Urban Ecosystems

, Volume 14, Issue 1, pp 35–44 | Cite as

Remembering our roots: A possible connection between loss of ecological memory, alien invasions and ecological restoration



When a community or ecosystem is lost, some of its properties may remain, leaving behind an ecological memory. The soil properties, spores, seeds, stem fragments, mycorrhizae, species, populations and other remnants of the previous inhabitants contribute to shaping the replacement community and building a new ecosystem. The loss of ecological memory for the natural stability domain of a site reduces ecosystem resilience and enables alien invasive species to become established more easily. These invasives may eventually create a new ecosystem with its own ecological memory and resilience. These new ecosystems are described here as novel ecosystems and are placed in the context of adaptive cycles. Ecological restoration of urban ecosystems requires removing the ecological legacy of invasive alien species. To be successful, invasive species control must address both internal within patch memory of invasives and external between patch memory. The restoration of Garry oak ecosystems (Quercus garryana), by students of the Restoration of Natural Systems Program at the University of Victoria, British Columbia, and a number of other examples are presented here that highlight why ecological memory is especially important in urban ecosystems.


Ecological memory Ecological restoration Resilience Alien invasive species 


  1. Alberti M, Marzluff JM (2004) Ecological resilience in urban ecosystems: linking urban patterns to human and ecological functions. Urban Ecosyst 7(3):241–265CrossRefGoogle Scholar
  2. Andersson E (2006) Urban landscapes and sustainable cities. Ecology and Society 11(1):34 (online) URL: http://www.ecology and society.org/vol11/iss1/art34/
  3. Bengtsson J, Angelstam P, Elmqvist T, Emanuelsson U, Folke C, Ihse M, Moberg F, Nystrom M (2003) Reserves, resilience and dynamic landscapes. Ambio 32:389–396PubMedGoogle Scholar
  4. Benowicz A, Guy RD, El-Kassaby YA (2000) Geographic pattern of genetic variation in photosynthetic capacity and growth in two hardwood species from British Columbia. Ecologia 123(2):168–174Google Scholar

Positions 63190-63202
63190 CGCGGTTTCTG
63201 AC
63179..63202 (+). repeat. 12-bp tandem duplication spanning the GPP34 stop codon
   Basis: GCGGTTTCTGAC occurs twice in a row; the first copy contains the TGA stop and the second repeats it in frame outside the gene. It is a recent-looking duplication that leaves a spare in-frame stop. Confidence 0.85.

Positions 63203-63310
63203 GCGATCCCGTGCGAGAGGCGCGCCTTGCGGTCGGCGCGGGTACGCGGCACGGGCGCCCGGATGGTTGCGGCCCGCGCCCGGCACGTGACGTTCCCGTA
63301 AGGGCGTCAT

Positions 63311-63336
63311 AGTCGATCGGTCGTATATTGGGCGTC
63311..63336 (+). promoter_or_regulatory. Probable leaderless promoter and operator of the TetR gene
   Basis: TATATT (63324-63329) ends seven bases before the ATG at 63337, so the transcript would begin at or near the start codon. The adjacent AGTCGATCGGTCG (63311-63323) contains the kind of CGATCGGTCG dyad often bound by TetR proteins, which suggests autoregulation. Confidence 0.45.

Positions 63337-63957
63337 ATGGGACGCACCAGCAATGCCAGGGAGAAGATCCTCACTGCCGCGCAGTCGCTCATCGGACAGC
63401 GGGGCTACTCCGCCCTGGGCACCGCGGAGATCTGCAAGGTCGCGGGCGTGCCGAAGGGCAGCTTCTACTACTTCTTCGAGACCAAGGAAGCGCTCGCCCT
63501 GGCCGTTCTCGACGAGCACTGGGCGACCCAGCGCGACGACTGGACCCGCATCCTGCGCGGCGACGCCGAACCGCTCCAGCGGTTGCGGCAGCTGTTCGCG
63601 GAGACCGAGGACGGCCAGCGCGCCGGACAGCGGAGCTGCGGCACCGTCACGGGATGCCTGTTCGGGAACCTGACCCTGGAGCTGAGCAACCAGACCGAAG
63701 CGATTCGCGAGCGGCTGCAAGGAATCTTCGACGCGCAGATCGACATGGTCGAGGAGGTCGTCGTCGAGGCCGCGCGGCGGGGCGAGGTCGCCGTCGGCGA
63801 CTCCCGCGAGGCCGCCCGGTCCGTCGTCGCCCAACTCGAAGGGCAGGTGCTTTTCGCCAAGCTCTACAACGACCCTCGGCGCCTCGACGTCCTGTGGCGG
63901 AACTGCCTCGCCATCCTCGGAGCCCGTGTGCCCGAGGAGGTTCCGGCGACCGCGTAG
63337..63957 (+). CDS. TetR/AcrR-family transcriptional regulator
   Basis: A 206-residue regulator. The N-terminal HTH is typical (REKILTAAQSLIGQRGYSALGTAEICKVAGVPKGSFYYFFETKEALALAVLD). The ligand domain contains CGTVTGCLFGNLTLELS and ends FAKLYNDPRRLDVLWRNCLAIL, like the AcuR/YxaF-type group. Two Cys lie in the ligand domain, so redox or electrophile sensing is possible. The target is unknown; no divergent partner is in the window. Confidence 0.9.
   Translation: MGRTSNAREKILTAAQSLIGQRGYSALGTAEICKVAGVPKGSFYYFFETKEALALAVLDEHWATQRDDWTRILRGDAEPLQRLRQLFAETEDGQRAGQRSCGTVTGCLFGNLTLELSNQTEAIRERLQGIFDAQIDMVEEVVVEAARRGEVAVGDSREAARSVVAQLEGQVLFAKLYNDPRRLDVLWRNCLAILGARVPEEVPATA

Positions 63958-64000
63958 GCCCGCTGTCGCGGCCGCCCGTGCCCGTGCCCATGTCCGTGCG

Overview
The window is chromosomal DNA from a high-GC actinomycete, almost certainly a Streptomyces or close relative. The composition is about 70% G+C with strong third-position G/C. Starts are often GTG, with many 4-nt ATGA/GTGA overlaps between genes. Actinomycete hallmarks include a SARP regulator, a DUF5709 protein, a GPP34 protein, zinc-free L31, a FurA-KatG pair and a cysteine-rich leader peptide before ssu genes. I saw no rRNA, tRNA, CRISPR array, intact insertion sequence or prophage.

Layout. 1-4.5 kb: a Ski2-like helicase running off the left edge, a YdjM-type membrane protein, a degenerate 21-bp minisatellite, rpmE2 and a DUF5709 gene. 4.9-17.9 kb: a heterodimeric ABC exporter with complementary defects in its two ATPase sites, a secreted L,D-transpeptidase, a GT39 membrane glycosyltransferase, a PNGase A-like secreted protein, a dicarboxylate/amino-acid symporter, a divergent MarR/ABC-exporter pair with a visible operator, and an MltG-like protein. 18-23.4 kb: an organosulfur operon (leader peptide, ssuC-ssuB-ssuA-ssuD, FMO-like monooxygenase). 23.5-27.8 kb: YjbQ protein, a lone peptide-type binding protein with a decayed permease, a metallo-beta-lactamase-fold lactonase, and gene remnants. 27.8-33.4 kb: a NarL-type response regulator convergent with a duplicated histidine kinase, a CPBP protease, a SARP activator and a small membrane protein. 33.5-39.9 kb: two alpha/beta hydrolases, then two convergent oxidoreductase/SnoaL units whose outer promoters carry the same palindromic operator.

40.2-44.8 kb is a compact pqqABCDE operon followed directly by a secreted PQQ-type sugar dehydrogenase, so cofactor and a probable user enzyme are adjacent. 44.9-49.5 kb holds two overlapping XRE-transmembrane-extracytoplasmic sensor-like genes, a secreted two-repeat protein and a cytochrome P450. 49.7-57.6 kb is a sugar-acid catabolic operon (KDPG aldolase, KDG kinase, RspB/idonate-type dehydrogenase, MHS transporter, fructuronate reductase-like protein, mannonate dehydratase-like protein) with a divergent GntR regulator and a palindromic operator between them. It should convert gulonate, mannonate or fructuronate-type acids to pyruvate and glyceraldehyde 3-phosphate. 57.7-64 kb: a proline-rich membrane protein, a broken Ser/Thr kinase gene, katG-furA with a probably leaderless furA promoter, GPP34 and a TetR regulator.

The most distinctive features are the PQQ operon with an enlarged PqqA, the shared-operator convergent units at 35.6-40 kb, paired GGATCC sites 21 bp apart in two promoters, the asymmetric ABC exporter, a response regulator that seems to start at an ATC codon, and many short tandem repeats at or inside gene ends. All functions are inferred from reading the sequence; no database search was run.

5. Bossard C (2000) Cytisus scoparius. In: Bossard C, Randall M, Hoshovsky M (eds) Invasive plants of California’s Wildlands. University of California Press, Los Angeles, pp 145–149Google Scholar
  6. Burton C, Huff V, Hebda RJ, Schaefer V (2006) Grasses of Northern Interior British Columbia. Phase I: Report on current state of botanical and restoration knowledge. Prepared for the BC Ministry of Energy Mines and Petroleum Resources, Oil and Gas Commission. University of Victoria. p 105Google Scholar
  7. Clausen J (1964) Population studies of alpine and subalpine races of conifers and willows in the California high Sierra Nevada. Evolution 19:56–68CrossRefGoogle Scholar
  8. Cuddington K, Wilson WG, Hastings A (eds) (2007) Ecosystem engineers—plants to protists. Academic, San DiegoGoogle Scholar
  9. Garry Oak Ecosystem Recovery Team (2002) Scotch broom, Cytisus scoparius. Invasive species in Garry oak ecosystems fact sheet. Victoria, BCGoogle Scholar
  10. Garry Oak Ecosystem Recovery Team (2004) Garry Oak ecosystem recovery team brochure. Victoria, BCGoogle Scholar
  11. Gobster PH (2005) Invasive species as an ecological threat: is restoration an alternative to fear-based resource management? Ecol Restor 23(4):261–270CrossRefGoogle Scholar
  12. Gunderson L (2000) Ecological resilience—in theory and application. Ann Rev Ecol Syst 31:425–439CrossRefGoogle Scholar
  13. Hanski I (1999) Metapopulation ecology. Oxford University Press, UKGoogle Scholar